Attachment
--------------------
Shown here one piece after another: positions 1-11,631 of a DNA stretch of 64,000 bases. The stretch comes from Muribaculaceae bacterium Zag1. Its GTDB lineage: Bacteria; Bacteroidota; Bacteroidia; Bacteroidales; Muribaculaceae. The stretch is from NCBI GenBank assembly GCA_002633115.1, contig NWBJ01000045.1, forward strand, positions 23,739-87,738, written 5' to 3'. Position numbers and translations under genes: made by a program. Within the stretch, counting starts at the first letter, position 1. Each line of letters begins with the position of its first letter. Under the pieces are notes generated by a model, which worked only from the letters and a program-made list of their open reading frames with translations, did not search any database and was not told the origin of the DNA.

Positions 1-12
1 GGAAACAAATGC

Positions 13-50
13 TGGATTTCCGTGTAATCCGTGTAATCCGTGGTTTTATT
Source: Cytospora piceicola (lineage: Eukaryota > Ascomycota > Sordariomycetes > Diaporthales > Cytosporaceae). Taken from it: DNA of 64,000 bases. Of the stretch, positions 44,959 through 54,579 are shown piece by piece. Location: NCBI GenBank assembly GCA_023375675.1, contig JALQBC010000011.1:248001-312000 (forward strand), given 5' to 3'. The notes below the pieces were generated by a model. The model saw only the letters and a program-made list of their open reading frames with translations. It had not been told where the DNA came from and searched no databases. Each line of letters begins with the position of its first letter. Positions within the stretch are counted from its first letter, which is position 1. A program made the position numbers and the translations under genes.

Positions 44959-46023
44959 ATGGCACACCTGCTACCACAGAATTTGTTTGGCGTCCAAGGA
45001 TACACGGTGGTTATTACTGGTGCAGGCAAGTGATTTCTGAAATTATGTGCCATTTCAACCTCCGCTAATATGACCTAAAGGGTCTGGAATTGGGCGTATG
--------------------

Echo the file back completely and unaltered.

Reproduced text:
Shown here one piece after another: positions 1-11,631 of a DNA stretch of 64,000 bases. The stretch comes from Muribaculaceae bacterium Zag1. Its GTDB lineage: Bacteria; Bacteroidota; Bacteroidia; Bacteroidales; Muribaculaceae. The stretch is from NCBI GenBank assembly GCA_002633115.1, contig NWBJ01000045.1, forward strand, positions 23,739-87,738, written 5' to 3'. Position numbers and translations under genes: made by a program. Within the stretch, counting starts at the first letter, position 1. Each line of letters begins with the position of its first letter. Under the pieces are notes generated by a model, which worked only from the letters and a program-made list of their open reading frames with translations, did not search any database and was not told the origin of the DNA.

Positions 1-12
1 GGAAACAAATGC

Positions 13-50
13 TGGATTTCCGTGTAATCCGTGTAATCCGTGGTTTTATT
Source: Cytospora piceicola (lineage: Eukaryota > Ascomycota > Sordariomycetes > Diaporthales > Cytosporaceae). Taken from it: DNA of 64,000 bases. Of the stretch, positions 44,959 through 54,579 are shown piece by piece. Location: NCBI GenBank assembly GCA_023375675.1, contig JALQBC010000011.1:248001-312000 (forward strand), given 5' to 3'. The notes below the pieces were generated by a model. The model saw only the letters and a program-made list of their open reading frames with translations. It had not been told where the DNA came from and searched no databases. Each line of letters begins with the position of its first letter. Positions within the stretch are counted from its first letter, which is position 1. A program made the position numbers and the translations under genes.

Positions 44959-46023
44959 ATGGCACACCTGCTACCACAGAATTTGTTTGGCGTCCAAGGA
45001 TACACGGTGGTTATTACTGGTGCAGGCAAGTGATTTCTGAAATTATGTGCCATTTCAACCTCCGCTAATATGACCTAAAGGGTCTGGAATTGGGCGTATG